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In The News

Monday, July 6, 2015

Moving Violation Causing Death in Michigan: A Good Result; an Unhappy Ending and A Question: Why Prosecute in the First Place

By Michael Nichols
Categories: Michael J. Nichols

A mid-Michigan man was recently given non-reporting probation, fines and costs after his conviction for reckless driving in a negotiated plea resolving 3 counts of moving violation causing death and 1 count of moving violation causing serious injury (4 counts total). Moving violation causing death is a law that is established within MCL 257.601d of the Michigan Vehicle Code. It is a misdemeanor with a maximum possible penalty of 1 year in jail and a mandatory license suspension of 1 year. "The license suspension is probably the hardest part about the law's penalties," says Michigan criminal defense attorney Mike Nichols of Meridian Township.

The law was re-written several years ago to replace the former "Negligent Homicide" statute because prosecutors were forced to convict people who drive negligently in car accident cases to prove negligence and further, it was a 2 year felony also known as a "high court misdemeanor." Nichols adds: "when the legislature re-wrote the law, it created a monster. The reason is that the prosecutor simply has to prove 2 things: 1. was there an accident that led to a death and 2. did the person accused commit a moving violation?"

In this case, a 72-year old driver appeared to have run a stop sign on a rainy weekday afternoon in the thumb area while on a drive with his wife and their friends. Another driver on a rural limited access highway was driving 7 miles an hour over the posted speed limit and "t-boned" the car. The result was the deaths of all 3 people in the elderly-driver's car, including his wife and best friend along with his wife. "I met my client for the first time after he was charged with the death of his wife and their friends. He was still crushed about the accident and remains grief-stricken," says Nichols. Nichols adds: "to now charge him with 3 misdemeanor counts as well as the misdemeanor of 'moving violation causing serious injury,' only compounds tragedy. It does nothing to help any recovery in a civil case - I just do not understand why we have to prosecute in the first place?"

Central to the "positive" result of a less severe misdemeanor with a 90 day driver license suspension as opposed to a 1 year suspension was the animation prepared by a physicist retained by the Nichols Law Firm that illustrated what was essentially a story problem. Nichols says "while the officers who investigated said the speed of the oncoming vehicle was not a factor, anyone who reflects on 'story problems' in elementary school can recall that if a vehicle travels faster than the posted speed limit it is going to arrive at a certain location at a different time than otherwise. Add to that, the decreased reaction time for the other driver and you have intervening negligence."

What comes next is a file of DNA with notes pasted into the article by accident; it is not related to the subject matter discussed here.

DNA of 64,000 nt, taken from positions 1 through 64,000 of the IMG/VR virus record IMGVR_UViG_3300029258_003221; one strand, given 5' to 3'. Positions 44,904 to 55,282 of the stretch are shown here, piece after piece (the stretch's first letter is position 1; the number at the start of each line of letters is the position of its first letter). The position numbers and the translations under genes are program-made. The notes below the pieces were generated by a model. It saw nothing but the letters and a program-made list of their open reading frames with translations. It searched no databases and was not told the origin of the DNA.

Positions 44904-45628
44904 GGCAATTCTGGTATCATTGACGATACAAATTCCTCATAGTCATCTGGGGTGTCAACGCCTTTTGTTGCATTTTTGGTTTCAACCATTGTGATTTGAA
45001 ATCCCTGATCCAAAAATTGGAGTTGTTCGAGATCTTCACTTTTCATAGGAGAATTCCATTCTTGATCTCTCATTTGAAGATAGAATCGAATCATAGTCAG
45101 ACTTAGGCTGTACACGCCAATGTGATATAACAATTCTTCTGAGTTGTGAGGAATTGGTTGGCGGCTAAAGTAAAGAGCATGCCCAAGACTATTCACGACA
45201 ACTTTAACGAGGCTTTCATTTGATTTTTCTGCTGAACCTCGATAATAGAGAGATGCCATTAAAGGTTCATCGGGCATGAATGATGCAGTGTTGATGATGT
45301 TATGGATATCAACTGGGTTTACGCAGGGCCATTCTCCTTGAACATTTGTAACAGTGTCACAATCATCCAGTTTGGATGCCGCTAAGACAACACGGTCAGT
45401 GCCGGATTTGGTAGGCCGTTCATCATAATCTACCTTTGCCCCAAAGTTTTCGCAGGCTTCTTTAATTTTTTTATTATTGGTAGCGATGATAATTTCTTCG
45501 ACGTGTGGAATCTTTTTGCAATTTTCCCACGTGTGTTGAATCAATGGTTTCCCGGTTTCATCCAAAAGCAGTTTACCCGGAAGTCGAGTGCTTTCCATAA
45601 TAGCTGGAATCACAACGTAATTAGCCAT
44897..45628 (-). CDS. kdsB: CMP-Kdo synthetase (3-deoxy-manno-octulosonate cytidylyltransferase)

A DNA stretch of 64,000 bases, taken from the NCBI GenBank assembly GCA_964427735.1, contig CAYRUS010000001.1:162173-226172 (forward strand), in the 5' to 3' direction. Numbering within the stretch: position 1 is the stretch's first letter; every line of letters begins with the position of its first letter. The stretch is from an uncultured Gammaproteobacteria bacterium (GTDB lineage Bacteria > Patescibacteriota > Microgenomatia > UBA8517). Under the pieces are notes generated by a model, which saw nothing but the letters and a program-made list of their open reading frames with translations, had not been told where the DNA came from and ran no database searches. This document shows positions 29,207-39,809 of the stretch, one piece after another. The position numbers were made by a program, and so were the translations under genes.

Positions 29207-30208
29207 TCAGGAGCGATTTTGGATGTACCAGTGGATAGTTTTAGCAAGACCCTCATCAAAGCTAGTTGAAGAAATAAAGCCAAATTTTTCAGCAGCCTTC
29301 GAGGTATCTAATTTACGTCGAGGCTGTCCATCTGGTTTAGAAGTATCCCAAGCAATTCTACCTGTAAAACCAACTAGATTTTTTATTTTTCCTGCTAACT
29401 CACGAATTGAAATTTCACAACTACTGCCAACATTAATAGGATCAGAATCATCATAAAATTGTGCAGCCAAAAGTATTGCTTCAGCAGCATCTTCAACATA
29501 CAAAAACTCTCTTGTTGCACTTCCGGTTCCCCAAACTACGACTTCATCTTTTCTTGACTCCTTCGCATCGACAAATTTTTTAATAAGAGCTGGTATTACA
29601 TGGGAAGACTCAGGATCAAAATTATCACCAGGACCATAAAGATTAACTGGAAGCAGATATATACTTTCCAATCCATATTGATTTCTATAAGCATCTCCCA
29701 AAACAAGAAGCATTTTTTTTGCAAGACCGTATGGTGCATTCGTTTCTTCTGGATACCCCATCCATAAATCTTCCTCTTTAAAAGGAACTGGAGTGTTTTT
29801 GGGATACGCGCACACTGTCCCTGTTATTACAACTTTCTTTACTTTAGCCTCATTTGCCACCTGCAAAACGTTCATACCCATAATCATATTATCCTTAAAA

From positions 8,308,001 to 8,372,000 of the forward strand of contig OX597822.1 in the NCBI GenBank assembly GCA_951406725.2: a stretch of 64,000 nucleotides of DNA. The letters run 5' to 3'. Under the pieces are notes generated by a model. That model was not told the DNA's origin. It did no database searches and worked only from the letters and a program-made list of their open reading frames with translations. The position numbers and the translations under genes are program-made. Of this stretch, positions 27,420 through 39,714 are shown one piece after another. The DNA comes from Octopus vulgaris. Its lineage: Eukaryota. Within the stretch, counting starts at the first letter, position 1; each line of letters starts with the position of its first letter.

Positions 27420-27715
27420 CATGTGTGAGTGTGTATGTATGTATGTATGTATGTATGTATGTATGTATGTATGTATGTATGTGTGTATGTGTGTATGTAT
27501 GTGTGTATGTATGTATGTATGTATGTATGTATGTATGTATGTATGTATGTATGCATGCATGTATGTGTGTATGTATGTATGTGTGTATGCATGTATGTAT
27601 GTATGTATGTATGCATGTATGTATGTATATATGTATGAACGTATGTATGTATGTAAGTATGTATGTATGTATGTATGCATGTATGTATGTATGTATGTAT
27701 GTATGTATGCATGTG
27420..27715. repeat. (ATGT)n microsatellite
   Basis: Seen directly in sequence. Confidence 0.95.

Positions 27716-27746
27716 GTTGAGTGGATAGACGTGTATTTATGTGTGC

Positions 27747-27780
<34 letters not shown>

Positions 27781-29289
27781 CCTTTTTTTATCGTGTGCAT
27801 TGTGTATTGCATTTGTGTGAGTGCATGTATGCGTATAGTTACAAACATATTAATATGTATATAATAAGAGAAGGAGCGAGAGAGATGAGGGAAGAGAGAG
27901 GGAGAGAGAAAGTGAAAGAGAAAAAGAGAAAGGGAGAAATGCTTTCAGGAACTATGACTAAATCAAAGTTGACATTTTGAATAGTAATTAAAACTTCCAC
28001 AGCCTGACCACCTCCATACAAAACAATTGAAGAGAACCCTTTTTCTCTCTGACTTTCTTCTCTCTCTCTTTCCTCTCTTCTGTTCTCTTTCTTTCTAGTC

Intervening negligence can "break the chain" of causation between the driver's moving violation and the collision that led to the death under several Michigan cases that arise in different contexts such as drunk driving causing serious injury or drunk driving causing death. Nichols says "however, intervening negligence can be a high bar and prosecutors are still charging and letting juries sort it out under this law - to me it smacks of vote-pandering and compounding tragedy instead of prosecutorial discretion. All we need to do is insert into the law the requirement that the driver has to be grossly negligent in his or her driving and we can return the criminal law to where it should be: connecting a criminal intent to criminal liability instead of someone who just makes a mistake and criminal liability.

For the lawyers who are leaders in the law and committed to results, call the Nichols Law Firm at 517.432.9000.

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Peer Recognition

Mike Nichols is a national leader in drunk driving defense. He is a member of the Forensic Committee and Michigan delegate to the National College for DUI Defense. He is also a Sustaining Member of the College. Nichols is also a founding member of the Michigan Association of OWI Attorneys; a member of the American Chemical Society; an associate member of he American Academy of Forensic Science, Adjunct Professor of Forensic Evidence in Criminal Law and OWI Law and Practice at Cooley Law School. He is also author of the West OWI Practice book and several chapters in other books on science and the law.

Mike Nichols is recognized by his peers in Michigan as a “SuperLawyer” in DUI/Criminal Defense. Nichols has also been asked to speak at conferences by groups such as the NCDD; Various Bar Associations in other states.